We just spent an evening in Geneva. We stayed at Les Armures in the old town which was the perfect location. The Geneva Festival happened to be on so we stumbled on to a great fireworks display – a lovely little honeymoon starter! All the waterside was filled with amusement rides and bars – it seemed like all the city was out milling around. So our first honeymoon meal was…pizza. Obvs. It was so good to just sit down and relax with some vino after the racing around we did getting organised for the wedding. We absolutely savoured the meal!! (We ate at La Cantinella: Rue de la Tour-de-Boël 2, 1204 Genève)

We really just wandered around Geneva the following morning, checked out the Victorinox Swizz Army Store – basically 2 floors of Swiss Army knives in different finishes. We could have spent a few evening wandering around Geneva and looking at watches for €30K but decided to move on to our next spot – Montreux.

Geneva’s streets

Honeymoon pizza!

Canons outside Les Armures

Walking Lake Geneva

A moonlit walk

Happy Honeymooning!

Pokolbin, Hunter Valley, NSW, Australia

Ya, so we’re not getting out much lately…this saving for a wedding malarkey is REALLY cramping our travelling style!!

However we are getting out of Sydney a little bit and just took a Valentine’s trip to the Hunter Valley, 2 hours north of Sydney. More specifically, we spent time in oh so lovely Pokolbin. We stayed at the beautiful Convent Hunter Valley Resort (which used to be Peppers Convent but was recently taken over by the Escarpment Group who run some pretty nice spots in the Blue Mountains). Randomly, this beautiful building used to be  in Coonamble in western New South Wales – they moved it more than 600km! The grounds are beautiful, full of pepper trees, a lovely swimming pool and fairy lights for the evening. Give me a few fairy lights and I’m sorted.

Here’s the Convent Hunter Valley:


Nestled away up there


Convent Hunter Valley


So pretty


The life!

On arrival we went straight for a dip in the pool as it was 44 degrees celsius. Ridiculously hot!! We then took a little wander (about a 2 minute stroll) to Pepper Tree Wines and had a wine tasting for about an hour. 6 bottles out of the bank account later and we were back to the hotel for the loveliest of naps. I’m so old. There’s exactly zilch better than a day nap.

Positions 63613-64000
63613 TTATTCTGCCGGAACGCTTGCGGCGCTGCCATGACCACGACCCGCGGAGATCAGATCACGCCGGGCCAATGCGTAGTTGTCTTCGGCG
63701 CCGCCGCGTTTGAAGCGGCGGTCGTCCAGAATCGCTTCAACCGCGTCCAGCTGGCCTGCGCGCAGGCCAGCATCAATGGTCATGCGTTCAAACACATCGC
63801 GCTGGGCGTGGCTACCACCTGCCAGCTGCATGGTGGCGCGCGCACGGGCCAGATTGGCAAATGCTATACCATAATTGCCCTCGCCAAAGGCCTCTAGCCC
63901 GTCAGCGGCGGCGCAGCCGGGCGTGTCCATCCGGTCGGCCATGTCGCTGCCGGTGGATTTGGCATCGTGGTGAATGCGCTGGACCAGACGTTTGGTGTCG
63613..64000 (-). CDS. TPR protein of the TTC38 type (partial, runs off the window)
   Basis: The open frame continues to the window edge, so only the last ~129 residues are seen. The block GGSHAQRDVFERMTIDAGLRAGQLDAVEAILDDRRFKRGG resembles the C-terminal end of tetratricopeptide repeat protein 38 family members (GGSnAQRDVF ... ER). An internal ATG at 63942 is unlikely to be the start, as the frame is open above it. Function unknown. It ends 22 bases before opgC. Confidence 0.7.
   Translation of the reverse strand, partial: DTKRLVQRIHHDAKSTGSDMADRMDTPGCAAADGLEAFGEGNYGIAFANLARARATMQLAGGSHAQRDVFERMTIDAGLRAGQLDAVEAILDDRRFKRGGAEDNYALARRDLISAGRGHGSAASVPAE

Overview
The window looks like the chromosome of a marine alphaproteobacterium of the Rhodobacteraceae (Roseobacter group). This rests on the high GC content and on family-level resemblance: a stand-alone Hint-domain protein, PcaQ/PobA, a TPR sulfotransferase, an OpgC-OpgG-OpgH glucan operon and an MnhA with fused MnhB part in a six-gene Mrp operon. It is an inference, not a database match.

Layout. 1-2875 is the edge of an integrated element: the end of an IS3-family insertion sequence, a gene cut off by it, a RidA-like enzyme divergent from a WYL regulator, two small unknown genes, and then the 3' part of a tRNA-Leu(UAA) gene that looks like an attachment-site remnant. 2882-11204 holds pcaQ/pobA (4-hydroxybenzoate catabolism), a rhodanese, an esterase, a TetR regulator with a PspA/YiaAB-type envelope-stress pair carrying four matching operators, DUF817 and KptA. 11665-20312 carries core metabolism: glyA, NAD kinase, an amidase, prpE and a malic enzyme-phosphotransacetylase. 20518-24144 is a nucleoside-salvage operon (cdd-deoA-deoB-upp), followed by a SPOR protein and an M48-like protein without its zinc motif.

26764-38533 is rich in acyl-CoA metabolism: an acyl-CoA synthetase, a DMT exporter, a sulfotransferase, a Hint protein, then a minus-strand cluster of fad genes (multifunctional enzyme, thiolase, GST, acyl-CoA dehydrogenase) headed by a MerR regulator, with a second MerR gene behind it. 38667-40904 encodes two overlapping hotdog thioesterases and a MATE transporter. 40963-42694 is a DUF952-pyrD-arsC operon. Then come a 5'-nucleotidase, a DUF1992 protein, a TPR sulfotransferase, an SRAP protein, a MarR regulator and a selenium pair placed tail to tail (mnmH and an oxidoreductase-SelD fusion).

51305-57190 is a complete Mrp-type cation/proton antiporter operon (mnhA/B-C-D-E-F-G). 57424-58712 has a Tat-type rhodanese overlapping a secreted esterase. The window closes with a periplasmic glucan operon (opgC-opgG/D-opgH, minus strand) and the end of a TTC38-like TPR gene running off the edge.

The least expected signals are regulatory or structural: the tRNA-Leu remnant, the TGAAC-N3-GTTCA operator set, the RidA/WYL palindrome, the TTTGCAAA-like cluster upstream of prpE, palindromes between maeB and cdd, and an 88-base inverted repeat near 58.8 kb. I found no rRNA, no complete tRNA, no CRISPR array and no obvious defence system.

We took a little wander around here – there’s a fine dining restaurant called Circa 1876 housed in the historic Halls Cottage right next to Pepper Tree Wines. There was a wedding on so unfortunately we couldn’t have dinner here (how rude!) but we had a little mosey around anyway (pre-wedding…we didn’t crash). They grow their own produce, they have hens and lots of little quirky rooms with antiques – it’s trés romantic.


Just look at that!


The entrance to Circa 1876


Circa 1876’s Garden


A little church on-site


Circa 1876


And obviously some church vines


Pepper Tree Wines

Post nap we required some dessert so took off to sample Sabor in the Hunter. #worththecalories


Lemon Meringue Pie and Black Forest Gateau


Suuuper cheap cookies


Heart Art

So, what DID we do for dinner you ask? We actually ended up having THE BEST DINNER OF OUR ENTIRE LIVES. We ended up booking 2 seats at the chef’s pass at EXP. HOLY CRAP. Part of the Oakvale Winery, EXP. provides you with either a 5 or 8 course tasting menu ($85 or $110 per person plus drinks). I’m generally not that adventurous when it comes to dinner…when you’re hungry you want to eat something you’ll absolutely enjoy right? Not to worry here – we devoured every single morsel put in front of us. Like Savages. There’s very little wait-time between courses. Chef Frank Fawkner is a god damn genius. Ever heard of crab custard? Me neither, but my life will never be the same again now that I’ve tasted it! I don’t think I’ve ever used the word sublime before…but that’s what dessert was – Australian made chocolate mousse (made from Daintree Estates cocoa – from the Daintree rainforest region in Queensland) with the softest honeycomb. Melt in the mouth.


Ham on Toast


Chia and Honey Beer




And a nice romantic moon to end the evening